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Question Number: 33785

Law 12 - Fouls and Misconduct 11/23/2019

RE: Competitive Under 15

Mary Ramirez-de-Arellano of DAMASCUS, MD United States asks...

I am confused about what constitutes a keeper having possession of a ball such that the opponent is disqualified from playing that ball. Exactly what are the criteria for determining that a goal keeper ' has possession' of the ball so that when the offensive player kicks that ball into the goal it is NOT a goal? Today in one of my games I couldn't really see how the goal keeper 'possessed' the ball. The center ref asked me if he did not have a hand on it, or some part of his hand before the attacker kicked the ball successfully into the goal. As could be expected the coach was furious when we deemed that the keeper had possession of the ball and invalidated the goal. To be completely honest it was hard to see what happened in the melee, but I dimly recalled that the keeper had at least part of a hand on the ball. Is part of a hand sufficient? Thanks!!

Answer provided by Referee Joe McHugh

Hi Mary
The game today is a much safer place for goalkeepers than it was many years ago.
Going back in the games history it was legal at a time to charge goalkeepers anywhere except in the goal area.
The law makers recognized, after some serious incidents, that goalkeepers would have to be protected to the point where it is now illegal to challenge the goalkeeper when she has control of the ball.
Referee Grove has outlined what the Law deems as control.
As to what happened in your scenario in many way that can be difficult to determine in a challenge or in a melee. Teams also use the law to try to ensure that a goal is chalked off because the ball was played while the goalkeeper may have been in process of gaining control of the ball.
For safety reasons we have to give the benefit to the goalkeeper who may be at the feet of opponents who are trying to kick the ball no matter where it is.
Some in the game believe that referees are over protective of goalkeepers and maybe certainly at Underage yet the priority to ensure that players do not act recklessly when the goalkeeper has control of the ball.
The coach did not see what happened clearly and probably neither did anyone with the exception of the goalkeeper and the attacker.
We are left to make a judgement call based on what was seen and on the balance of probabilities. If the goalkeeper had her hand on top of the ball she was on control of same and it could not be kicked.




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Answer provided by Referee Richard Dawson

The REASON the LOTG or the Rules state an opponent cannot challenge a keeper who has their hands on the ball is the players' generally kick at the ball with their feet (although other body parts can play the ball) and the keepers fingers could get broken.

The keeper has limited time to keep this ball away from the opposition (6 seconds) but we cut some recovery slack to say regain their feet after a save.

We also tend to view a ball trapped between the hand and ground as a save and thus possessed by the keeper & unchallengeable by the opposition.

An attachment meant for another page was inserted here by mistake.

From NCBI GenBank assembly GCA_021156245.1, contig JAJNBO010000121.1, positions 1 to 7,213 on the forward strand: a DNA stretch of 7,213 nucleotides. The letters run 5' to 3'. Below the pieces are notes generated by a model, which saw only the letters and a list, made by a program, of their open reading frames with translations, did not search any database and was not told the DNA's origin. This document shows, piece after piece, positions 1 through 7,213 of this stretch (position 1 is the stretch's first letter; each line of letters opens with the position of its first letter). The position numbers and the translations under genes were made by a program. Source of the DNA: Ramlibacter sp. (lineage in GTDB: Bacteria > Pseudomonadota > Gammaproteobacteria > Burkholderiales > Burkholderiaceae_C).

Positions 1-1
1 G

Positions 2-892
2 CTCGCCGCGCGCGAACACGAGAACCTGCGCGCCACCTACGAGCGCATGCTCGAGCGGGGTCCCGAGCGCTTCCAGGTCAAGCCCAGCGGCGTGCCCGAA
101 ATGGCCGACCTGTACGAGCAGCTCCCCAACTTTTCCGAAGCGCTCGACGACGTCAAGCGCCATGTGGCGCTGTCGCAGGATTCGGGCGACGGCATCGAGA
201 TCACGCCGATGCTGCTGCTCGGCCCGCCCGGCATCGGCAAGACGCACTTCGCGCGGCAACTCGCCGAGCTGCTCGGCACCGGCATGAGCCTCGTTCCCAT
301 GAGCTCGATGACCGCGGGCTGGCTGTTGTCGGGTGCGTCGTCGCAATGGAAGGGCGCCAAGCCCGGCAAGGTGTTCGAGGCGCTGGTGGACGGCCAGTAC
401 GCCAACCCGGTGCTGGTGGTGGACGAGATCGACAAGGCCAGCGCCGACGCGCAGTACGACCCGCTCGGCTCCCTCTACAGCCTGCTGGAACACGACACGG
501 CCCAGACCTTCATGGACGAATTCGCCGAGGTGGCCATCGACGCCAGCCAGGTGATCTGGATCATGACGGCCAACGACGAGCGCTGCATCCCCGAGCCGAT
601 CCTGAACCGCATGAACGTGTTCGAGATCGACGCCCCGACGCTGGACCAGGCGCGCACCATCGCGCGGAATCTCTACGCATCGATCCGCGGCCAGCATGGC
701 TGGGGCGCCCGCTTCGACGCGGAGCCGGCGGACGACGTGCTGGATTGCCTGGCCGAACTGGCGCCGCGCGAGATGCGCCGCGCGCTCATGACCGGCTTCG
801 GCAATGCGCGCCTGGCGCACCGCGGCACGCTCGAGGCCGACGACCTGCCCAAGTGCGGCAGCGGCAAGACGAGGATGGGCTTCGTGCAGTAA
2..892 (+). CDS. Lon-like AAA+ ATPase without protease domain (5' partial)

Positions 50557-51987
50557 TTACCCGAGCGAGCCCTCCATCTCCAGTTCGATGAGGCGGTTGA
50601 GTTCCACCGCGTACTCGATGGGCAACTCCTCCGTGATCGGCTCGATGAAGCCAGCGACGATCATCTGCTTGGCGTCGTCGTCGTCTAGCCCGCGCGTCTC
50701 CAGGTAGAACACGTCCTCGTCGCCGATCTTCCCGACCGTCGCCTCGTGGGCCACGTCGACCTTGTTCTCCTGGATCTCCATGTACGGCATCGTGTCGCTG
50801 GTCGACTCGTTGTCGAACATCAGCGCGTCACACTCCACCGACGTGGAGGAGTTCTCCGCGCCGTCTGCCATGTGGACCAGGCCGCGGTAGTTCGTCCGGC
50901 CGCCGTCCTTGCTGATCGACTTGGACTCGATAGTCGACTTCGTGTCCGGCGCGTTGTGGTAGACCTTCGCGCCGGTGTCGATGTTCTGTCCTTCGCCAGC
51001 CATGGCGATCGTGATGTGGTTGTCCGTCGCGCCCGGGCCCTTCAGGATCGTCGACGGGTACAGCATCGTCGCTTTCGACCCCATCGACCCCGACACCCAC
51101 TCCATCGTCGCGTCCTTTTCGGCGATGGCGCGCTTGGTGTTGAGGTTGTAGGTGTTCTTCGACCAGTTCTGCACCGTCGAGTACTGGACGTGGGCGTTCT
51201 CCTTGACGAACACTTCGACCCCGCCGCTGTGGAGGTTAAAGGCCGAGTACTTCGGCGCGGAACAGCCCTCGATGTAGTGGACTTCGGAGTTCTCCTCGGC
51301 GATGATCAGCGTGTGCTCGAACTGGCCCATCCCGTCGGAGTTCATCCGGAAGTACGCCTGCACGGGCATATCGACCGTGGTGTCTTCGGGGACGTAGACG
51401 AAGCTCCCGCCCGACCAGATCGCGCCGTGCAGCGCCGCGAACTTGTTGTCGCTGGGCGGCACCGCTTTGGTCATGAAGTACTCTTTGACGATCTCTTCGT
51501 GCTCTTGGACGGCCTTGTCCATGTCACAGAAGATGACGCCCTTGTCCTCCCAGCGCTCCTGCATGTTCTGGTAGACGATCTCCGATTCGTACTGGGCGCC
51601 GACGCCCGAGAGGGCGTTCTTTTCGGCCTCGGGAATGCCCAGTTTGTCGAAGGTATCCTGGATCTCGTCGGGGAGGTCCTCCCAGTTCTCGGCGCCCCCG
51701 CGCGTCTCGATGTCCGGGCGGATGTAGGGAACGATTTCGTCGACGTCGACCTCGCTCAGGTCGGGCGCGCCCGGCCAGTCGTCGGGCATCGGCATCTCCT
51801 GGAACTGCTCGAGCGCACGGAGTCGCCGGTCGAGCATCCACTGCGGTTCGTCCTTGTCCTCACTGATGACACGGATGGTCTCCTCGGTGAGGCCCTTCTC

You say you saw hand on the ball? Was it on top of the ball keeping the ball still on the ground, was the ball lying on top of the palm completely still ( thus if kicked away it is an illegal action, no goal or was it acting as a rebound platform or rolled across as in an open handed touch being bobbled away? ?



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Answer provided by Referee Joe Manjone

Mary,
Perhaps, you are referring to NFHS (high school) rule 12-4-3 which states that a goalkeeper is possession of the ball shall not be interfered with or impeded in any manner by an opponent. This includes the act of bouncing the ball, dropping the ball for a kick or attempting to throw the ball or tossing the ball in the air for a kick.

NFHS Rule 18-1-ii defines possession as aa live ball controlled by team, player or goalkeeper. A controlled ball is one which may be passed, thrown, dribbled or shot on goal by a player.

The ball can be controlled with one hand, but as in all calls, especially one in which a goal is scored, the referee should be certain that the call is correct. In the situation you describe, both you and the referee were not positive that the goalkeeper controlled the ball and that possession occurred. From what you stated, I would most likely have allowed the goal to be scored.

I hope that you have a successful remainder of 2019.



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Answer provided by Referee Peter Grove

Hi Mary,
If you are referring to a game played under the IFAB's Laws, the law actually does not talk about possession, it talks about control with the hands and gives a fairly clear and concise definition in Law 12, as follows:

''A goalkeeper is considered to be in control of the ball with the hand(s) when:

- the ball is between the hands or between the hand and any surface (e.g. ground, own body) or by touching it with any part of the hands or arms, except if the ball rebounds from the goalkeeper or the goalkeeper has made a save

- holding the ball in the outstretched open hand

- bouncing it on the ground or throwing it in the air''

As you correctly allude to, the law also says that:

''A goalkeeper cannot be challenged by an opponent when in control of the ball with the hand(s).''

It may be that trying to think of this in terms of possession (which could carry a slightly different connotation) may be what is confusing you. If you stick closely to what the law defines as control, it should make it clearer.

For instance, by looking to the wording of the law we can see that having any part of either hand on the ball, is indeed sufficient to constitute control.



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